North Meck girls lacrosse overcomes odds, take to field
by Chris Hunt
The North Mecklenburg High girls lacrosse program lost its first two matches of the 2011 season. With just 16 players, many whom are new to lacrosse, the Vikings will be challenged to win just a handful of games this spring.
Yet on a cool March afternoon, the Vikings were smiling, enjoying practice. Victories might be hard to come by, but the players agree that the season’s already a success.
That’s because the Vikings are playing lacrosse.
Before the season, North Meck’s club varsity program was in doubt. Lagging interest in the sport persuaded boosters to cancel the boys season last fall, and it also threatened the girls’ spring campaign. In the past, Viking lacrosse had plenty of interest to field boys and girls squads, but most of those players now attend Hough High.
Even so, six returning North Meck girls players refused to give up on the season. Marieke Wood, Natalie Vacrro, Grace Lassiter, Kathleen Carrelli and Katie Frerick didn’t see much interest from new players during off-season workouts yet still kept hope and stayed in shape, trusting there’d be another season.
As it turns out, all the Vikings had to do was believe.
That was the message from first-year coach Allie Molchan, who’s still a college student at UNC Charlotte and plays for the 49ers’ club program. Molchan is just a few years older than the players she coaches, but she’s managed to rally the Vikings around one word: believe.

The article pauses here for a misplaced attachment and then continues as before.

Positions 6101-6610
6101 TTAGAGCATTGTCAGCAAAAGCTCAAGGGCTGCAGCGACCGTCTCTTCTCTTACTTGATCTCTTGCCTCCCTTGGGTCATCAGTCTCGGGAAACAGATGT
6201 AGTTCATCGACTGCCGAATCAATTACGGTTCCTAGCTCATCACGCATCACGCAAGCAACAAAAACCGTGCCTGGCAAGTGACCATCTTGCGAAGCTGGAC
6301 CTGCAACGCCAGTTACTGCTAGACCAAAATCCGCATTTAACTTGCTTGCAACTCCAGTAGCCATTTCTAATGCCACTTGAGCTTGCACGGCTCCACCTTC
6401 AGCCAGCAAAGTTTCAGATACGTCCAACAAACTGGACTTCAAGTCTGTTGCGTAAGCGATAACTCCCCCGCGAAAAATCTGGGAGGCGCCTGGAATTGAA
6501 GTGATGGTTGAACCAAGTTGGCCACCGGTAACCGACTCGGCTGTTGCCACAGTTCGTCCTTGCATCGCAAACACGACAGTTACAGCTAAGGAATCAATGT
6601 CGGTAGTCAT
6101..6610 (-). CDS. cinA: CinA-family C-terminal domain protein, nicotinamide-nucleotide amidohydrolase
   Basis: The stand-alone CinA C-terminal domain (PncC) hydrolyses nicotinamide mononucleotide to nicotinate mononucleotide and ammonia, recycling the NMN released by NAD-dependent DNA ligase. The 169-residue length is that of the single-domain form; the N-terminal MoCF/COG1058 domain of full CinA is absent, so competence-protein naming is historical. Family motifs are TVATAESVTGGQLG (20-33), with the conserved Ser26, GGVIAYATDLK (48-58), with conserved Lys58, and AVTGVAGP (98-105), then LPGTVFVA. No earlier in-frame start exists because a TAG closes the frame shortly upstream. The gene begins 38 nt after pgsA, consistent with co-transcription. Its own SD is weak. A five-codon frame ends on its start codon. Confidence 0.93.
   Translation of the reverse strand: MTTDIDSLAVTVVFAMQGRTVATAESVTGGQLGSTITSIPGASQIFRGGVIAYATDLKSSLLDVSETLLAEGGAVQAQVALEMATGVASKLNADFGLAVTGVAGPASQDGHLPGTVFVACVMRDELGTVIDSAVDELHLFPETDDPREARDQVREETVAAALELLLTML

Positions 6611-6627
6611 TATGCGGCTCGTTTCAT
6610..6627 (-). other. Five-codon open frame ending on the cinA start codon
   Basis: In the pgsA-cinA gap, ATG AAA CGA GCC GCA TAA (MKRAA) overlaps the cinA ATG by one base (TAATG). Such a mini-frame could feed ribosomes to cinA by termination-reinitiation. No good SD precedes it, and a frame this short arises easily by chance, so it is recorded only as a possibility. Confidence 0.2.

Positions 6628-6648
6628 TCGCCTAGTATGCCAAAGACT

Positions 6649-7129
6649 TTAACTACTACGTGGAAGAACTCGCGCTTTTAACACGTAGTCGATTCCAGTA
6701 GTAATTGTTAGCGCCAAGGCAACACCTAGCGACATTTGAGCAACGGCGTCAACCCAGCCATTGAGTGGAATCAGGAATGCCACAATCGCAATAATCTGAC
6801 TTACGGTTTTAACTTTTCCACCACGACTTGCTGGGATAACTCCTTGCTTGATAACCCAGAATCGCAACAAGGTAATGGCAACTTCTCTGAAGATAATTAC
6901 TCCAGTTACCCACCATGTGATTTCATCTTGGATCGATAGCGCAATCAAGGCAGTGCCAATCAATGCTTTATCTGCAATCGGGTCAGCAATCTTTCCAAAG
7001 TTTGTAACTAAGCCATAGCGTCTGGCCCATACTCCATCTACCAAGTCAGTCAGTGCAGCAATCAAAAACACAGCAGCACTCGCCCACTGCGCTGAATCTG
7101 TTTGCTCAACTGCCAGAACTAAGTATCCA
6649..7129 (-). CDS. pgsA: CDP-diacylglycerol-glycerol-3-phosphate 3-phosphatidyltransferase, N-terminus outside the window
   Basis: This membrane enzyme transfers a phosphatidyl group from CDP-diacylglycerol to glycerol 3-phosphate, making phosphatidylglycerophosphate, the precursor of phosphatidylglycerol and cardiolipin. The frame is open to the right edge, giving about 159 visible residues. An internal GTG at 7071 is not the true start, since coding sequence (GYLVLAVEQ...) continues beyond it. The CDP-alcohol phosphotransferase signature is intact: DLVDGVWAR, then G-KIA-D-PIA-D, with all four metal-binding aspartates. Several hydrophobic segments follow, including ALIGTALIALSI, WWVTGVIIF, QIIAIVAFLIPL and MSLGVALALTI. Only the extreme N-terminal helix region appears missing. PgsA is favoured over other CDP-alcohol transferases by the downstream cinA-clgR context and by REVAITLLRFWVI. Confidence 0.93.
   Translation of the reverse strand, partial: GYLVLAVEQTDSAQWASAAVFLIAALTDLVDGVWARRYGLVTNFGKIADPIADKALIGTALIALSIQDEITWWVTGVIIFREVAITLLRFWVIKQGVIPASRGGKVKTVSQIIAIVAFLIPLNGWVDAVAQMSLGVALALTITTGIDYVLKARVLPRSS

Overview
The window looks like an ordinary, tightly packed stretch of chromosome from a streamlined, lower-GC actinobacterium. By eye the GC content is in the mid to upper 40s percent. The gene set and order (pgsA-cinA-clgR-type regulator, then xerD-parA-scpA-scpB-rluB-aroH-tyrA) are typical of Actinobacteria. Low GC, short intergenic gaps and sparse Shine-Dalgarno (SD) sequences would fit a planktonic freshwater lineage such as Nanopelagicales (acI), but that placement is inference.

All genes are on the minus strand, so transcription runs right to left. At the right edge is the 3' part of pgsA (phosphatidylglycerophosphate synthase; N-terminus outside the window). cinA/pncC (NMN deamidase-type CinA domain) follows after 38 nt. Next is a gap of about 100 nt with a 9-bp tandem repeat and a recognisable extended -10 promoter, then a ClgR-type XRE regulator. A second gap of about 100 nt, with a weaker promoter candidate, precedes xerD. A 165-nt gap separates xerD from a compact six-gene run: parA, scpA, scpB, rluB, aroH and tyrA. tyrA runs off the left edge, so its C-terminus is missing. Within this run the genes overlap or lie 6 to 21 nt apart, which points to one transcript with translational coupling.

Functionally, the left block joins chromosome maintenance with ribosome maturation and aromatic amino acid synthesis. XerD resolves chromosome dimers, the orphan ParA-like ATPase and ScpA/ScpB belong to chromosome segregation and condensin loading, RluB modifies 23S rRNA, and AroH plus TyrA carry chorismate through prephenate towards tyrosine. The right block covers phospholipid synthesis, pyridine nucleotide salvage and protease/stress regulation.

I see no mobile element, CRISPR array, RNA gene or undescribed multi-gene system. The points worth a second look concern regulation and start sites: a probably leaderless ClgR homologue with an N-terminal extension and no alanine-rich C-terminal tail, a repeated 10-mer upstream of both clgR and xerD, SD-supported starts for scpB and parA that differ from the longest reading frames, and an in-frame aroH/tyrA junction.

“I pick a word for each season, and this year the word is ‘believe,’” said Molchan. “We had only a few players show up for off-season conditioning, and the returning players were upset that they might not have a season. I told them to believe it would happen. I said, ‘If you want this to happen, you’ve got to make it happen.’”
Inspired, the players took to the hallways, recruiting any student who would listen. They hung posters on school walls and produced recruiting messages for the school’s internal TV broadcasting system, the Viking News Network.
Only 12 people showed up to the first practice, but a day before the season opener, North Meck had 16 players. That’s one more player than the minimum required by the lacrosse boosters program. Had only 14 players shown up, the lacrosse boosters would’ve canceled the season.
“We just talked to every girl we could,” said Wright, a co-captain who leads the team with four goals. “We got tons of no’s. Some girls couldn’t afford the $250 we pay to play because we are a club sport and others were scared about the contact. They didn’t know the rules that there’s no contact in girls lacrosse.”
On March 8, North Mecklenburg lost its opener to Ardey Kell, 16-2. That was followed by a 20-4 loss to conference rival Lake Norman. But looking back on that game, the Vikings felt they had already won before the first whistle.
“Our first game against Ardrey Kell was a triumph to have everyone out there,” said co-captain Wood. “It didn’t matter that we lost because we were out there playing together.”